More towns are implementing smart lighting to save energy while ensuring proper illumination, and the Silicon Valley city of Campbell, California, is no exception. Integrated Device Technology, Inc. (IDT), a subsidiary of Renesas Electronics Corporation, has been asked by Campbell to help make one of its parking lots "intelligent".
The effort began in June with four overhead lights in the City Hall's employee parking lot and will soon expand to six additional overhead lights in the adjacent Police Department parking lot. The project involved replacing sodium vapor bulbs with more efficient, dimmable LED-based lamps and topping the lights with weather-proof 6LoWPAN wireless mesh network modules. These modules connect to Campbell's IT cloud infrastructure, enabling the City's IT staff to monitor all lighting operations continuously.
Smart lighting is a growing trend. A MarketsandMarkets report projects the smart lighting market to grow from $7.93 billion in 2018 to $20.98 billion by 2023, for a CAGR of 21.50%. Cities such as Cleveland are implementing intelligent lighting to improve energy efficiency and deliver other benefits such as improved citizen security.
"The City of Campbell is the latest Silicon Valley city to recognize the numerous advantages of intelligent lighting, but they won't be the last. There are literally millions of lights around the world that can be quickly and easily converted into intelligent lighting at a low cost, while also providing a far more energy-efficient solution with more advanced capabilities," said Rudi Hechfellner, director of sensing technology at IDT, in a statement. “Our comprehensive lines of sensor, wireless networking, power and timing devices make IDT an ideal source when developing intelligent lighting, smart city, and other IoT-related applications."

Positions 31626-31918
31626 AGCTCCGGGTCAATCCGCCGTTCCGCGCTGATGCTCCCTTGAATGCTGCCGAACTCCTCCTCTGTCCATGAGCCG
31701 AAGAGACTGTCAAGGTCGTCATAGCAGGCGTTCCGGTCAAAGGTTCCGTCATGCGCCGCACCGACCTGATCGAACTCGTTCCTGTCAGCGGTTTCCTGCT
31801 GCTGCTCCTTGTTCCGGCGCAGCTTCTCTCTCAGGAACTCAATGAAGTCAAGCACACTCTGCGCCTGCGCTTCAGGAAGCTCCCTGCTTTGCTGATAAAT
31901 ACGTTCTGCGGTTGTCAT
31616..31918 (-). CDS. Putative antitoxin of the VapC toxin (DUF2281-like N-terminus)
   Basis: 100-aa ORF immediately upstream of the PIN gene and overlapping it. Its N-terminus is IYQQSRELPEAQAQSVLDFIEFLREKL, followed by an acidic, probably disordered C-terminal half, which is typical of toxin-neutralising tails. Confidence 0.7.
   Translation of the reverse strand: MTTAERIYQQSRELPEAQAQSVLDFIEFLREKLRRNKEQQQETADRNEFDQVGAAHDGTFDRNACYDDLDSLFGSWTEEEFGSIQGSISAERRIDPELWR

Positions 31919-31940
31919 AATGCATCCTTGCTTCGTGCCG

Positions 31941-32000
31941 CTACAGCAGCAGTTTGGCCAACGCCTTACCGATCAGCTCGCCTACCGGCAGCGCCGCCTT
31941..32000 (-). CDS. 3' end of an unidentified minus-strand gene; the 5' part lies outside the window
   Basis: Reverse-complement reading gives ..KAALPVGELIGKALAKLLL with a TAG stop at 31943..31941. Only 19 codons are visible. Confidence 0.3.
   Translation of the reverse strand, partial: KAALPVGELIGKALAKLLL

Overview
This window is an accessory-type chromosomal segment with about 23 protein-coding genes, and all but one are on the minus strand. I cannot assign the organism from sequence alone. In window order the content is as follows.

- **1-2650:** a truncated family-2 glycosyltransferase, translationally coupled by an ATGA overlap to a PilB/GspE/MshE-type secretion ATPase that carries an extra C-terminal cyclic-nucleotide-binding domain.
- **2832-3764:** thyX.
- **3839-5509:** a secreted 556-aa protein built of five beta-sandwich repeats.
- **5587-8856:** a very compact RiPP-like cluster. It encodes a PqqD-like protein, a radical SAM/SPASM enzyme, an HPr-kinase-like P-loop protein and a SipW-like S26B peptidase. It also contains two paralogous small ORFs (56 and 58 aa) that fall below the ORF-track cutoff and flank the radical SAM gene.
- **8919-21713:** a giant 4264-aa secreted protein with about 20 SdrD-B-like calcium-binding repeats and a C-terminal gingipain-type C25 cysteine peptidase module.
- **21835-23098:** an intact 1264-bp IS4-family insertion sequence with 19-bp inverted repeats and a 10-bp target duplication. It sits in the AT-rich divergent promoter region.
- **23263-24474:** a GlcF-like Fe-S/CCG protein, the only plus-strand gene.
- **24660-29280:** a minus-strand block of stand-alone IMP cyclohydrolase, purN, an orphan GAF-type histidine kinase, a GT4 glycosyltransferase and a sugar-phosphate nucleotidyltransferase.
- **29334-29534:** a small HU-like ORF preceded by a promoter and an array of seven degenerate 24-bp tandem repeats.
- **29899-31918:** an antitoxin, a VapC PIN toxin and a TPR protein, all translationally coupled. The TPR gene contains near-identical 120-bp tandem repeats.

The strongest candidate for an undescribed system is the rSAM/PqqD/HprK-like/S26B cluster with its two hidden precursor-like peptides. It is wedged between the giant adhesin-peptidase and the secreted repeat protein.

Campbell may be giving their intelligent lights additional capabilities, such as automatically turning on when people approach the area. This would be accomplished by the lights using advanced artificial intelligence (AI) algorithms to discriminate between people, animals, and vehicles – even in low light conditions – rather than relying on the cloud. This would ensure that lights provide illumination immediately rather than experiencing delays when data is first transmitted to the cloud for processing, and an activation signal is eventually sent.